Can A Bankruptcy Trustee Search Your Home?

by Jed Berliner, Western & Central Massachusetts Consumer Lawyer

April 30, 2009

“I can’t file bankruptcy. I heard that a trustee will come into my home and take what he wants.”

Is there anything more frightening than this sentence? It isn’t true, of course, but the fear is real.

Yes, there is a remote one-in-a-bazillion chance that a trustee can get an order allowing seizure of unprotected property, but note how this sentence compares with the stated fear. A court order is required, and only unprotected assets may be taken. This was the ruling of Youngman v Bursztyn (In re Bursztyn), 366 BR 353 (Bankr DNJ 2007). It held that the Fourth Amendment’s protection from unreasonable searches applies in bankruptcy, but there was a lower privacy expectation in bankruptcy where a debtor’s documents contain disclosure of all assets in great detail and under penalties of perjury. In that case, the debtor had recently been held by her divorce court judge to have lied about her possession of $250,000 of jewelry which wasn’t disclosed in her bankruptcy papers. This gave the bankruptcy judge reason to allow the trustee’s search (with the assistance of the U.S. Marshals).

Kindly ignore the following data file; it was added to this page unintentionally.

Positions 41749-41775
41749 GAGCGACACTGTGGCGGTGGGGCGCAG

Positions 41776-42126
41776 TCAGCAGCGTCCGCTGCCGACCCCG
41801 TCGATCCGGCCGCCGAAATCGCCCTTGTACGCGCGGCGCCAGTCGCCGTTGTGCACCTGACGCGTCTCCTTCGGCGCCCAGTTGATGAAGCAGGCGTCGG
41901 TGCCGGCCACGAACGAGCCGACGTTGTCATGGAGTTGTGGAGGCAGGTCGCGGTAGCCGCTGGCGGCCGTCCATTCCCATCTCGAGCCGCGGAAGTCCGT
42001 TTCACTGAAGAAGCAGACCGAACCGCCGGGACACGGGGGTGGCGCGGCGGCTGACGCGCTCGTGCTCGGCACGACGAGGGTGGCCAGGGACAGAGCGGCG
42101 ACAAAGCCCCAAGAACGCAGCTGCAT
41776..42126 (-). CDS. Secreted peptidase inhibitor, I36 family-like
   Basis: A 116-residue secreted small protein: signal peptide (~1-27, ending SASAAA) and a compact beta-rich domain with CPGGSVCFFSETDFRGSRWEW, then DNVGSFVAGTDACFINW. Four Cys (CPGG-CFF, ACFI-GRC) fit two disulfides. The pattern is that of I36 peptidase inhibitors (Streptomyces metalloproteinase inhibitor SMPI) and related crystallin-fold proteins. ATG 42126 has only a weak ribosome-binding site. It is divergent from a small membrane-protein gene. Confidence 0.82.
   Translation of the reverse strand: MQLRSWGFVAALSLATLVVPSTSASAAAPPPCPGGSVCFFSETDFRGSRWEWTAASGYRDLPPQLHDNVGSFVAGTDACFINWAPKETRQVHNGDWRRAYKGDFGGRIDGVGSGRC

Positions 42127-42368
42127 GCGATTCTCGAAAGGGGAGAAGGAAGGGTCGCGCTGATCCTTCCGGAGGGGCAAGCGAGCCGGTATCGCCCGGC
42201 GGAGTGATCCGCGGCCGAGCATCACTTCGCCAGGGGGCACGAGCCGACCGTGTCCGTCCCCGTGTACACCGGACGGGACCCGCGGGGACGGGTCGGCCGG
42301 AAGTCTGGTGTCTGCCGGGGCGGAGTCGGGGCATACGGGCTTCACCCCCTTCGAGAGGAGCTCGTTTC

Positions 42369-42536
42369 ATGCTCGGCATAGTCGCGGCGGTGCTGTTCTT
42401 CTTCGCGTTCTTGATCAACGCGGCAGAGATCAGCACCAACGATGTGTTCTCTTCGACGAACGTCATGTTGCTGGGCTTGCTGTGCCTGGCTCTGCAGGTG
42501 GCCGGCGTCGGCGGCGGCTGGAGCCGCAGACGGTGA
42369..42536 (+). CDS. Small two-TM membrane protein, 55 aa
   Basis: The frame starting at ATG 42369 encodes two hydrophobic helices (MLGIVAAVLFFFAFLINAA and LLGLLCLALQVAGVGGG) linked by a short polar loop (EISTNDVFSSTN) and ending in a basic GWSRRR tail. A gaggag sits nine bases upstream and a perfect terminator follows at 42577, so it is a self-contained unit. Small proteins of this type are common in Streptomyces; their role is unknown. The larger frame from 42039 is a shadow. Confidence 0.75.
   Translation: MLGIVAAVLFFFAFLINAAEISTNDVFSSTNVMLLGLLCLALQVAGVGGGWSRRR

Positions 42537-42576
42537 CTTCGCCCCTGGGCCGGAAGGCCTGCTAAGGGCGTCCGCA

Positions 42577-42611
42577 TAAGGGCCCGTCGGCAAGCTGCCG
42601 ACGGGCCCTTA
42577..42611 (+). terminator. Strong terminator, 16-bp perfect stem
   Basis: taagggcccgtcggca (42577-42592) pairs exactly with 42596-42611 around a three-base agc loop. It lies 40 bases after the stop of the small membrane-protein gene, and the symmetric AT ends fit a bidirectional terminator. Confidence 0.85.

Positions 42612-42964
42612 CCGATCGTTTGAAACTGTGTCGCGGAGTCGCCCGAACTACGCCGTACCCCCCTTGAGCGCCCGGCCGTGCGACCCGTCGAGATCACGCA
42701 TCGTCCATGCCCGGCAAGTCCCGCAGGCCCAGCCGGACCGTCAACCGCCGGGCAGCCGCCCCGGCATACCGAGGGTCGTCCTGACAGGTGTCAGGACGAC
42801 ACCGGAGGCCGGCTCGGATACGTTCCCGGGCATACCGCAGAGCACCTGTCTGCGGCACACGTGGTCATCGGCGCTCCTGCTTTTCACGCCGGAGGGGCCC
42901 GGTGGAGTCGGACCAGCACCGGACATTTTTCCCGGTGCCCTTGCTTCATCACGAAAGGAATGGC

Careful pre-filing planning should lead to protection of all your assets. Please consult with the trusted Bankruptcy Law Network attorney of your choice.

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Jed Berliner practices exclusively in consumer bankruptcy, foreclosure defense, and related consumer protection litigation such as credit card defenses and suing debt collectors. He established his Springfield, MA practice in 1988. Attorney Berliner is a regular and active contributor to the Bankruptcy Law Network, the Bankruptcy Roundtable, and the National Association of Consumer Bankruptcy Attorneys, three specialized consumer bankruptcy forums on the Internet, and is an informal mentor to regional practitioners. He is recognized by his peers as an expert in consumer bankruptcy issues. He thoroughly enjoys being rated "excellent" in his client surveys.

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Last modified: February 9, 2013